Children with disabilities stemming from brain injuries such as hypoxic-ischemic encephalopathy (HIE) can often require documentation from many parties. These parties can include:
- Doctors and Therapists, who keep track of medical records
- Government programs, which can provide services and funding for disability-related and Early Intervention programs
- Schools, which keep track of Individualized Education Plans
- Other parties
Documentation of the care of a medically complex child can be daunting, so organizational strategies are needed to keep track of appointments, consultations, medications, therapy and other needs. Maintaining a care notebook helps parents evaluate a child’s progress, easily retrieve documentation when requested, and help reconcile insurance requests and tax credit reimbursements.
Developing a ‘Medical Care Notebook’
There are many ways to document a child’s health and development history, but some medical professionals recommend the development of a ‘Medical Care Notebook,’ a comprehensive running document of all of a child’s care. To print out and look at an example of a complete care notebook, please see this sample care notebook (PDF download). Each family will organize information slightly differently, especially given the varied nuances of a child’s given medical conditions. Generally, however, important information includes a child’s diagnoses, medications, prescriptions, allergies, emergency contact information, and receipts and documentation of health care expenses.
A quick note regarding medical records, one of the crucial components of a complete care notebook: depending on the state, hospitals and medical care facilities are only required to keep records for a set number of years before they are destroyed or placed in off-site record storage. This can range from 3 to 10 years, but guidelines vary vastly from state-to-state. To ensure the child’s records are complete, parents can ask for copies of their child’s records when a doctor is explaining test results or prescribing treatment. If the doctor points out information in charts, graphs, or test results, you can request a copy to ‘put in your child’s medical file’ so you have it handy when needed. Otherwise, getting records can take weeks and even cost an additional administrative fee, in some cases. The parents of a minor legally have the right to view, copy and amend their child’s medical records. Any individual can do the same with their own records. These records can be obtained through a hospital’s or medical facility’s records department. In very limited circumstances, physicians may withhold access to medical records, but this situation is fairly unusual. If a patient gets a denial for their medical records, a reason should be provided to them.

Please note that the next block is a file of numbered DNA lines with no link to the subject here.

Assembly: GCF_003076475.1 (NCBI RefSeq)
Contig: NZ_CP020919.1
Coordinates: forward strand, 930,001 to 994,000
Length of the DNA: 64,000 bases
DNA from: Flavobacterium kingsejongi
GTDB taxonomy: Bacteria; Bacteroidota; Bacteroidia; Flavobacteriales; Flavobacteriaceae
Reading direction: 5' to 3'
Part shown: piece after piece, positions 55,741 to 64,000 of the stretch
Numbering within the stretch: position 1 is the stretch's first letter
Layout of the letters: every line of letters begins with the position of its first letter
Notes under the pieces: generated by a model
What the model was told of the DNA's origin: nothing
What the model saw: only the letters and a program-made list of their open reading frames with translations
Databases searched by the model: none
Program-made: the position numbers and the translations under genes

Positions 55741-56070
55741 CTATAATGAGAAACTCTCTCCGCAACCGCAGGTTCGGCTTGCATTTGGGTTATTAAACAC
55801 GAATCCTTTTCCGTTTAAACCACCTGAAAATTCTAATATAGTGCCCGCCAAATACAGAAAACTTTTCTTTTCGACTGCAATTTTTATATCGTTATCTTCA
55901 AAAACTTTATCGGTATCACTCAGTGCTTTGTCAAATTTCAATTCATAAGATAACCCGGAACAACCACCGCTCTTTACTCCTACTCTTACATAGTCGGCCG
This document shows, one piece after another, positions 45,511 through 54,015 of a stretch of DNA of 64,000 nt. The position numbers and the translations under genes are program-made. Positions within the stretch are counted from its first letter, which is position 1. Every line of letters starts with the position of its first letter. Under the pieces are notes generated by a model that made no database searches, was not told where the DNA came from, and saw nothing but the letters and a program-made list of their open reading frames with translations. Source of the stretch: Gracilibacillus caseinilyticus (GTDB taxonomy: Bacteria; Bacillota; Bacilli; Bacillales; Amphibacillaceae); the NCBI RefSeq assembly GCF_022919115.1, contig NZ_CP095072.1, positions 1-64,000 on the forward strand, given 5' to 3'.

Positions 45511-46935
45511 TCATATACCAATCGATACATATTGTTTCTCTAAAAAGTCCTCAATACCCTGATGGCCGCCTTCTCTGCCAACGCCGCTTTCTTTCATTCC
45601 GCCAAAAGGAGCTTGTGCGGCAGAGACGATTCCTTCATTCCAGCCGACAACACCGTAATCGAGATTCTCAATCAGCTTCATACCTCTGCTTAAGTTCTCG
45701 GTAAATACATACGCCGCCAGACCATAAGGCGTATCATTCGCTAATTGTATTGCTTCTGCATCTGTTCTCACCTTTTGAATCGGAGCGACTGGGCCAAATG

Sample Medical Care Notebooks
If parents prefer a digital record of their child’s medical notebook, there are apps designed specifically for this purpose, including Andaman7 (Free), CareSync (Price varies), iBlueButton ($9.99), Medical e-Folder ($1), and Microsoft HealthVault (Free).
Learn More About Record-Keeping
- Tips for Handling Medical Records for Medically Complex Children
- Center for Children with Special Needs: Planning and Record Keeping
- Care Notebook Web App
- Printable Care Notebook 1 [PDF]
- Printable Care Notebook 2 [ PDF]